Palestinian costume, the intifada and the gendering of nationalist discourse

Tina Sherwell

Research output: Contribution to journalArticlepeer-review


The essay explores why the peasant woman's costume has become one of the dominant representations of Palestinian cultural identity. The costume was traditionally a marker of regional and familial identity, however it has been invested with multiple meanings as a result of the dispossession and exile of Palestinian communities. The focus of the conflict are competing claims to the same territory. Thus the use of peasant symbolism is a result of Palestinians being engaged in articulating an identity rooted in the land. Nationalist discourses through imaging the women in traditional dress have sought to prescribe women's national role as confined to the domestic sphere. However the costume's design and significance is continually transformed by women. In re-making the dress, women express their national aspirations and have used the dress to challenge the positions assigned to them in national discourses, this was particularly evident during the Intifada uprising when women wearing flag dresses crossed the boundaries between private and public spaces.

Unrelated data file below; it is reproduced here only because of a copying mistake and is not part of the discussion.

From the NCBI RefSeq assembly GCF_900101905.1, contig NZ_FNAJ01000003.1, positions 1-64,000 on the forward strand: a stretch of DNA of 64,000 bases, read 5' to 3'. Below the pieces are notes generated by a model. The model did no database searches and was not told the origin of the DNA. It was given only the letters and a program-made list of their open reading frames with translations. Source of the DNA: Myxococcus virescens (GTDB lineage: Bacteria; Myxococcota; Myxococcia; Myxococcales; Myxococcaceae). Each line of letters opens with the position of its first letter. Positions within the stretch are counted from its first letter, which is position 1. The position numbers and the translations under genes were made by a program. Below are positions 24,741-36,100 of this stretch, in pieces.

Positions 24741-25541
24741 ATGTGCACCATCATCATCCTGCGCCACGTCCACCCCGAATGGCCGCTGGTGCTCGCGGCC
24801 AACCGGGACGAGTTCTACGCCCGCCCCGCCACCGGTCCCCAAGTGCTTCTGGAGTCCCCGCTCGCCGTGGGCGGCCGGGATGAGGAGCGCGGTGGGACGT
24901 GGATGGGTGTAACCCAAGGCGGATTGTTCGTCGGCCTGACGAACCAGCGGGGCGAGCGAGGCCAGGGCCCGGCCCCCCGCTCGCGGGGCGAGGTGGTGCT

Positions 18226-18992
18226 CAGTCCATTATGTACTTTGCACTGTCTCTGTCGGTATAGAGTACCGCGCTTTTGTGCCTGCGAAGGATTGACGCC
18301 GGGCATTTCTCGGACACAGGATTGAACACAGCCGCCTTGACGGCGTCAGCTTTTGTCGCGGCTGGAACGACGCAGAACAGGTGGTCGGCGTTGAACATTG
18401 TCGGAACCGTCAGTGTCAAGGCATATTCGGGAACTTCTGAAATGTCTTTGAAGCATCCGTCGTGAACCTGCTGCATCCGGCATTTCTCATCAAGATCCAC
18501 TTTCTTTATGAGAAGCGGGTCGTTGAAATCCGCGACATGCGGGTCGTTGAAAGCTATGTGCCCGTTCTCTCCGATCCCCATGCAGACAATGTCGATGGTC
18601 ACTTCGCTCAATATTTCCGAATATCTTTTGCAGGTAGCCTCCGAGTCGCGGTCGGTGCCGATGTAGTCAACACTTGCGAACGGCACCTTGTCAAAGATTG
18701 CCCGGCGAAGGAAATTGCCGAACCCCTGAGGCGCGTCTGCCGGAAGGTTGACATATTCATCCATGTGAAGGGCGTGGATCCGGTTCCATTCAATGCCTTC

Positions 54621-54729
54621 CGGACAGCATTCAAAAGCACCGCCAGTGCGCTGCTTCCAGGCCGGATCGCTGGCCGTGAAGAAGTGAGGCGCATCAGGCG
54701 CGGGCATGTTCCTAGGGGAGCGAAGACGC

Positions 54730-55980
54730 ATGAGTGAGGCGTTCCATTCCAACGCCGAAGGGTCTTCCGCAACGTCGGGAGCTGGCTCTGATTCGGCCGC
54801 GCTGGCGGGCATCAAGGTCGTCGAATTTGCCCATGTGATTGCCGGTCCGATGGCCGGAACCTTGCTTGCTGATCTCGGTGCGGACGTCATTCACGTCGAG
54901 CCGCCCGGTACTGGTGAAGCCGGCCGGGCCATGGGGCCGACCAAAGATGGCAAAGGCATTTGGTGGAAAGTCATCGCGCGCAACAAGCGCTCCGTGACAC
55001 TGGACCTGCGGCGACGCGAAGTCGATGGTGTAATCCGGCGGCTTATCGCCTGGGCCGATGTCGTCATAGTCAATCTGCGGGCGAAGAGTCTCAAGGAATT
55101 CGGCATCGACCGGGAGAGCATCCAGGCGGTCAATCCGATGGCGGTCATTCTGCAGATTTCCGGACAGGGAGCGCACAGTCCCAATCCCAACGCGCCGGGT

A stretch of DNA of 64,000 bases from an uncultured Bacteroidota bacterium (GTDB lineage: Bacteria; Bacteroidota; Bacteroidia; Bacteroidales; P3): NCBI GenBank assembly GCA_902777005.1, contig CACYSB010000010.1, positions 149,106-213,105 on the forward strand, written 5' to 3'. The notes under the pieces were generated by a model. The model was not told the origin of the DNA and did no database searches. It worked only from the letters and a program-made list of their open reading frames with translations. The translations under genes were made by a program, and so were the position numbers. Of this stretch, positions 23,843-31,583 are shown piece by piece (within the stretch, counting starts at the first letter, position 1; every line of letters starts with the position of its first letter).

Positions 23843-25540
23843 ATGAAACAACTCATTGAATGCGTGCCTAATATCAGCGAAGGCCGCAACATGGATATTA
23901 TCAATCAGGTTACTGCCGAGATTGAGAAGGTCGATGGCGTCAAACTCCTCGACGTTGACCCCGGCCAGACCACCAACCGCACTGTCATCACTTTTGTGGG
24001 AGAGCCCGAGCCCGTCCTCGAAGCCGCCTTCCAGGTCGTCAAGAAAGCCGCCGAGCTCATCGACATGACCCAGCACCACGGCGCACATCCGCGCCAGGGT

Original languageEnglish (US)
Pages (from-to)293-303
Number of pages11
JournalJournal of Gender Studies
Issue number3
StatePublished - 1996

ASJC Scopus subject areas

  • Gender Studies
  • Arts and Humanities (miscellaneous)
  • Social Sciences (miscellaneous)


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